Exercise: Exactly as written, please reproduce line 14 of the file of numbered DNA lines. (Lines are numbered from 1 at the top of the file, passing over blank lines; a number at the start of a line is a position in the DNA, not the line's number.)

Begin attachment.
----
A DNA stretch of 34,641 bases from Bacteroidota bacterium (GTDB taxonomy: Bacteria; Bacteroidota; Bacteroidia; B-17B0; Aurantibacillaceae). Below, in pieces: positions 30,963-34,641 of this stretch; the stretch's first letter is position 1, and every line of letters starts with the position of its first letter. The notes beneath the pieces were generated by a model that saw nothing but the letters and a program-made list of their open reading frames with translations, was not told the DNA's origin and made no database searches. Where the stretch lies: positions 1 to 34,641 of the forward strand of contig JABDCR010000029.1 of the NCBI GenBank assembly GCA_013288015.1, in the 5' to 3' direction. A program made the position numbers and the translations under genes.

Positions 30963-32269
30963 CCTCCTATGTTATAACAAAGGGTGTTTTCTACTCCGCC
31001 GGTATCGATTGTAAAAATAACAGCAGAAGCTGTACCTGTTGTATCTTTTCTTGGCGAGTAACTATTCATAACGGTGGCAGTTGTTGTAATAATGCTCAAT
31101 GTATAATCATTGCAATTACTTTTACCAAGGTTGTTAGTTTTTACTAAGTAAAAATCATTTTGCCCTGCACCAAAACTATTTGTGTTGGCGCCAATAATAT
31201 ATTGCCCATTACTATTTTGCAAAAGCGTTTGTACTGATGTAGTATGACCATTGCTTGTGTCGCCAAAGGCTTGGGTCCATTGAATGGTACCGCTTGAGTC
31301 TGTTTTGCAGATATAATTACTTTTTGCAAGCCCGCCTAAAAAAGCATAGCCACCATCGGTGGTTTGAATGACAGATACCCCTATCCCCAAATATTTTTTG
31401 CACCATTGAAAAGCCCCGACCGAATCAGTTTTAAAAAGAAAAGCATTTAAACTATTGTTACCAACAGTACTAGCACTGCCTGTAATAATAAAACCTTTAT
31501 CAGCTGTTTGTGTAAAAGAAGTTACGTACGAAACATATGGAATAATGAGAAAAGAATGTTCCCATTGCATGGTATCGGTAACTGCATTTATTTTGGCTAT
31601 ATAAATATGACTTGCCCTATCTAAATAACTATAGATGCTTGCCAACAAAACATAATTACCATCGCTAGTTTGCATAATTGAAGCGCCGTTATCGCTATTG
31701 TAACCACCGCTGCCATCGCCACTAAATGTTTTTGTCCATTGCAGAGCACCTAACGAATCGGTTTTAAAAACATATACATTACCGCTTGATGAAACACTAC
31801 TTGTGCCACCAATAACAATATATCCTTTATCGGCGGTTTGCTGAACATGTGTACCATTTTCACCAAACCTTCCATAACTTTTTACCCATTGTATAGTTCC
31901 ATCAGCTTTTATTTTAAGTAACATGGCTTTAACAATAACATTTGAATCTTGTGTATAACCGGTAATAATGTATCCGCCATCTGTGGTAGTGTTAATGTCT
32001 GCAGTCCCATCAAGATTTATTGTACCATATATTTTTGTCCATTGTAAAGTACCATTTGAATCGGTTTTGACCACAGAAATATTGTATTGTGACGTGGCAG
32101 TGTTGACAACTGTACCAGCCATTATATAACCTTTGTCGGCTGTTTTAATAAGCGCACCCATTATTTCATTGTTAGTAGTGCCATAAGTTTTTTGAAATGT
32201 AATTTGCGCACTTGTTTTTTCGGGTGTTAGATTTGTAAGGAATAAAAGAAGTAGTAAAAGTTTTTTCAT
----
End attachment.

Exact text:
32001 GCAGTCCCATCAAGATTTATTGTACCATATATTTTTGTCCATTGTAAAGTACCATTTGAATCGGTTTTGACCACAGAAATATTGTATTGTGACGTGGCAG